Activist shareholders are like abolishionist in that they are representing those that can't represent themselves for whatever reason. What you have brought and are bringing to the forefront is that this inappropriate corporate behavior threatens our National Security!
It's time that individual investors started representing their investments versus letting their investments represent them. Sitting back letting fund managers, CEOs, government officials and others perform without accountability or appropriate representation!

The movie release "Individual Investors with a Brain," coming to a boardroom near you!!! Run for the Hills!



Unfortunately, the idea of excessive compensation is engrained in our society. Look not only at Executive pay packages, but Athletes, and Entertainment stars. As long as the public (as shareholders and stakeholders) continue to allow it, excessive compensation for some will continue to be the norm.



I completely agree, it is mystifying to me how much egregious mismanagement and overcompensation is tolerated by shareholders. I believe it is as a result of the increasingly short term nature of many investors (traders, really). They are looking for short term profits and do not plan on sticking around long emough to institute any type of fundamental change.

http://www. FinancialServicesIssues.com



The Return of Shareholder Value ???
It has been stated that this has been the worst decade for shareholder value. Yet it would be a mistake to write off stockmarkets entirely. The market is now filled with shattered balance sheets and with credit hard to come by managers won,t have much choice but to get that money from their shareholders. That means we will have to be well rewarded.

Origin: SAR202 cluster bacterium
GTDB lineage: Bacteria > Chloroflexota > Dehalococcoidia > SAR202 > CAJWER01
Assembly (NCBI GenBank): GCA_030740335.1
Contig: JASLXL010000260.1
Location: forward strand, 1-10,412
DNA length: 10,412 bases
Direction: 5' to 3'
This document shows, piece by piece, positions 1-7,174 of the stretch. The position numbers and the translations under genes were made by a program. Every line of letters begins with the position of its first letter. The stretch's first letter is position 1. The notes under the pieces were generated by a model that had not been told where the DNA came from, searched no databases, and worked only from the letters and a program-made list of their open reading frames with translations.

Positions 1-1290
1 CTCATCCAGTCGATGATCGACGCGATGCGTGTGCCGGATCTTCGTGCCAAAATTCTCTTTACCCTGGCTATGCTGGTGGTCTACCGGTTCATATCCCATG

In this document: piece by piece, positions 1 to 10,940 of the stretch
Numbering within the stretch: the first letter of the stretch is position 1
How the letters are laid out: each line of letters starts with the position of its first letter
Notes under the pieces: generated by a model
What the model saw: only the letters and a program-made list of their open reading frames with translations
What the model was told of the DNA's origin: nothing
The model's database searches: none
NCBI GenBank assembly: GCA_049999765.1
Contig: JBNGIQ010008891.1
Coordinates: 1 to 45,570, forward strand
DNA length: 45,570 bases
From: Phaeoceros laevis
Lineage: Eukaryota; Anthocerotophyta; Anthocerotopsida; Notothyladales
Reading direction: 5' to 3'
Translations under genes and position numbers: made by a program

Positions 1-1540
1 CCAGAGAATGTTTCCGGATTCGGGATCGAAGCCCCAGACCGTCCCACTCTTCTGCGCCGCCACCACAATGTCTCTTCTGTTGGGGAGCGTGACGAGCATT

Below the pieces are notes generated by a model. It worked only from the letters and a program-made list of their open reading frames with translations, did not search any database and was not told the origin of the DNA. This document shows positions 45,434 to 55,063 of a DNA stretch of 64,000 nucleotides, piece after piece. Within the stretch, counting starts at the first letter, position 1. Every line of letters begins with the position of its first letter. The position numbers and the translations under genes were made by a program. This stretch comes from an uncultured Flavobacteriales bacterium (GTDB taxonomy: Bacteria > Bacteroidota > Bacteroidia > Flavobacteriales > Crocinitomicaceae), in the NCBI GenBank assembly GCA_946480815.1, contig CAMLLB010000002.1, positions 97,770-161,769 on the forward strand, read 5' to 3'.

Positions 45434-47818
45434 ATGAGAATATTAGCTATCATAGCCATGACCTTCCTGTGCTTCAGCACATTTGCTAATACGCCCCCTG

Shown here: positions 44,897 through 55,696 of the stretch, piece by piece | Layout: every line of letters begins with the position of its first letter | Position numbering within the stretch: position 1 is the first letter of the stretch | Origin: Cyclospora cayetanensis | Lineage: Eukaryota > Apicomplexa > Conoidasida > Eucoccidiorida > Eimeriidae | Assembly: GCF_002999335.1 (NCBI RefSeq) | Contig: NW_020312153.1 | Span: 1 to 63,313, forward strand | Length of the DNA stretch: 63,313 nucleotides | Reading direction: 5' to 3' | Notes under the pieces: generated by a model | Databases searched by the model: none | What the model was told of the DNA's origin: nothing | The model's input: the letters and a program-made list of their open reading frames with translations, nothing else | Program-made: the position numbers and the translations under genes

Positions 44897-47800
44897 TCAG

Corporate managers have no where else to turn to now for capital.Prior to the crash we shareholders were simply an irritant as managers could get all the capital they needed from banks, the bond markets or private equity firms. The only alternative shareholders had was launching hostile takeovers,which sadly resulted in the board recieving handsome payouts.
The decade ahead will be see the pendulum swing back in the favour of shareholders as banks won,t be lending tons of money the bond markets will be busy feeding billions to governments that have run up vast deficits and private equity won,t be on stand-by waiting to buy a subsidary at vastly inflated prices.
So the credit crunch has the market going back to what it originally was designed for,a place where business could raise capital for projects ,equipment and expansion etc.

So in summary we will hear less bla,bla,bla,about shareholder value and probably actually see more of it.



Galileo said that mathematics was the language of God,I dare say that God hasn,t had anything positive to say as of late on Wall St. Agreed ?



This article is the best explanation I've seen for why people without much money and influence should not invest in the equity of public companies. The model is broken for small investors. Invest in something YOU have control over, such as real estate. It is not worth the time and effort for a small-time investor to do the amount of research required to find the rare company that pays for real performance. Because you know your broker isn't going to do it for you.